ROBERT RAUSCHENBERG
(b. 1925)

Rauschenberg in his Front Street Studio, 1958
Robert Rauschenberg thinks that anything—cardboard, tires, light bulbs, photographs, old clothes, even dirt—can be used to make art.

If people can paint on canvas, why can't they paint on the canvas of an old sneaker? he wondered. And do they have to use paint at all? He was curious about this, and so he began experimenting with different materials, to see how they would work.

Many people have noticed the joy and energy in Rauschenberg's artwork. He says it comes from this kind of curiosity. He is curious about everything!

He is curious about what other artists are doing. He often works with friends who are artists and writers.

He is curious about technology. Rauschenberg was especially excited about new methods of printing and photography—even X-rays. He asked master craftsmen to help him use these technologies in his artwork.

He is curious about the world. Rauschenberg likes to put things he finds—like clocks and wheels—in his paintings. "I think a painting is more like the real world if it's made out of the real world," he said.

This picture of an animal feed bag on the next page is made out of part of the "real world." It looks real, too, when you first see it.

But what has Rauschenberg added that you'd never see on any pet food shelf? How has he surprised us?

COULD YOU GUESS THAT . . .

…Robert Rauschenberg's work was in the nation's bicentennial exhibition right here at the National Museum of American Art? One of the Museum's curators thought that Rauschenberg was perfect for the exhibition because he was both a great artist and a great citizen.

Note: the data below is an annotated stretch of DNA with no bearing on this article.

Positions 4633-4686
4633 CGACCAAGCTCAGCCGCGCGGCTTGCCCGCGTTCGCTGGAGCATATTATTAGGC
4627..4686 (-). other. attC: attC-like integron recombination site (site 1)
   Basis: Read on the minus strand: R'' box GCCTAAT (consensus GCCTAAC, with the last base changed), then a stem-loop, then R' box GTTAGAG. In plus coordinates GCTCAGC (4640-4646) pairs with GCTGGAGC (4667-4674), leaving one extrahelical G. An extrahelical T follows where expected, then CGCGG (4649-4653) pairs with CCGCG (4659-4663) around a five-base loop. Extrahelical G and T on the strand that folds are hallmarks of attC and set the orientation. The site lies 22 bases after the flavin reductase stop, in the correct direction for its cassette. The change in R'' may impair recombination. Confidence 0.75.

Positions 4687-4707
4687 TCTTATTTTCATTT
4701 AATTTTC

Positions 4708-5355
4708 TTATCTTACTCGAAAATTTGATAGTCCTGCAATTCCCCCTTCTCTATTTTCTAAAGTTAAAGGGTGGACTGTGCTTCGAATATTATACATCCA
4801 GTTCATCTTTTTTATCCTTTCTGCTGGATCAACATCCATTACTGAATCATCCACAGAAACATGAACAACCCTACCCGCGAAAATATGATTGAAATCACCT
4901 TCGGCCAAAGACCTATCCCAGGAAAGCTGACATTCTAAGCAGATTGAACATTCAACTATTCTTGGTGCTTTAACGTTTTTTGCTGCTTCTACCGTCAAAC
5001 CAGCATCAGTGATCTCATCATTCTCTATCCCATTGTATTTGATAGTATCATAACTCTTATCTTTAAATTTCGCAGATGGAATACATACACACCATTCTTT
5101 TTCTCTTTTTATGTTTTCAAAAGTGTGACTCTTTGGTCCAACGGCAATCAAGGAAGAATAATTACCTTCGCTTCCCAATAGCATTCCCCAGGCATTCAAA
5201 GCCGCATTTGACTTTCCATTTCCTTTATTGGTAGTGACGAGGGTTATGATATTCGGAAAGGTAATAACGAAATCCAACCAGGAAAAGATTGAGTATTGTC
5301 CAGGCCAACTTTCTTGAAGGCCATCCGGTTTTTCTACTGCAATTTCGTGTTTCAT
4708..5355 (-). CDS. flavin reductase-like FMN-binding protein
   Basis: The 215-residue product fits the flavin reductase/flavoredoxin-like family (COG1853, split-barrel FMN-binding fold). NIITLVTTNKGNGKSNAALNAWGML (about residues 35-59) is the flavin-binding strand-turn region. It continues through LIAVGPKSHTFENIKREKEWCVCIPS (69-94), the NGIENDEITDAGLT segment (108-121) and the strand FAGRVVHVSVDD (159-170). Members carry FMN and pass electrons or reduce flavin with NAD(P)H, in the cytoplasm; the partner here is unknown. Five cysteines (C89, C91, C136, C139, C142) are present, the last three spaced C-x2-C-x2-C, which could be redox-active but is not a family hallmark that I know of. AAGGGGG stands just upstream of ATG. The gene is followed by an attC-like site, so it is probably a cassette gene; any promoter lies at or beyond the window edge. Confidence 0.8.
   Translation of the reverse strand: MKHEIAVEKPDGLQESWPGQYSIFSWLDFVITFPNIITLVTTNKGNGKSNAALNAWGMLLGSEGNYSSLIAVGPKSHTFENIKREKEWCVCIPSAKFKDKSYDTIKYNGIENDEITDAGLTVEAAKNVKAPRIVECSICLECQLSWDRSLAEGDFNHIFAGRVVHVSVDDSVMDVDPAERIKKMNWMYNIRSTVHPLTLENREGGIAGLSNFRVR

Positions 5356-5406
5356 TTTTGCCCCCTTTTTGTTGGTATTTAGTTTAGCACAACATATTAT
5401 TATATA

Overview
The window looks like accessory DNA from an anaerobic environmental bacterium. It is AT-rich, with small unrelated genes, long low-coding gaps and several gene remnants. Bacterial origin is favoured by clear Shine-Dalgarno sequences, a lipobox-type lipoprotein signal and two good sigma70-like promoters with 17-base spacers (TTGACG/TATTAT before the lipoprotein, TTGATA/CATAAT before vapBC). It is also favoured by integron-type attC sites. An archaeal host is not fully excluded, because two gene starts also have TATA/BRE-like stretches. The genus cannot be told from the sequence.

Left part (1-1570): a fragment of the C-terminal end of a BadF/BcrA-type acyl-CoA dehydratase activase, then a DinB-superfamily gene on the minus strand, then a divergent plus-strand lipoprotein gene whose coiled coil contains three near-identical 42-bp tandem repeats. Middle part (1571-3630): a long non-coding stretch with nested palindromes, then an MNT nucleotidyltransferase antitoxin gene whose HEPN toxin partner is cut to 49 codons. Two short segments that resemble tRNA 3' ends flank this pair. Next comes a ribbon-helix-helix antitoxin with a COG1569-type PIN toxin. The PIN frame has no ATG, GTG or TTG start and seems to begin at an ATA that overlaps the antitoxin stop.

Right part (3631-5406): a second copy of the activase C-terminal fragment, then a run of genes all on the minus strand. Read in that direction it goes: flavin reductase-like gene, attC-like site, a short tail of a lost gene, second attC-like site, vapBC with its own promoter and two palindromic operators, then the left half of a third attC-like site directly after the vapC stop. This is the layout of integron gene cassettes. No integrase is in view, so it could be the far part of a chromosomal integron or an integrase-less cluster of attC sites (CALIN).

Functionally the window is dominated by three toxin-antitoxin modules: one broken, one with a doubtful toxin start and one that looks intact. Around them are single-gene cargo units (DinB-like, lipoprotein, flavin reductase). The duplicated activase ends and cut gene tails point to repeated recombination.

…he thought of himself as an artist-reporter? He said his job was to be a witness to his time in history.

…clocks were especially interesting to him? He liked thinking about all the different ways we measure time.

…Robert Rauschenberg is dyslexic? Reading was very difficult for him in school—sometimes he saw words backward, upside-down, or even double.

…he never saw a work of art until he was almost twenty years old? When he was growing up, no one in his house even talked about art.

…he grew up in Port Arthur, Texas? Some people think his artwork is a little like a Texas "tall tale."

…when people see Rauschenberg's art, they sometimes ask, "Is he making a joke?" What do you think?

Robert Rauschenberg, Reservoir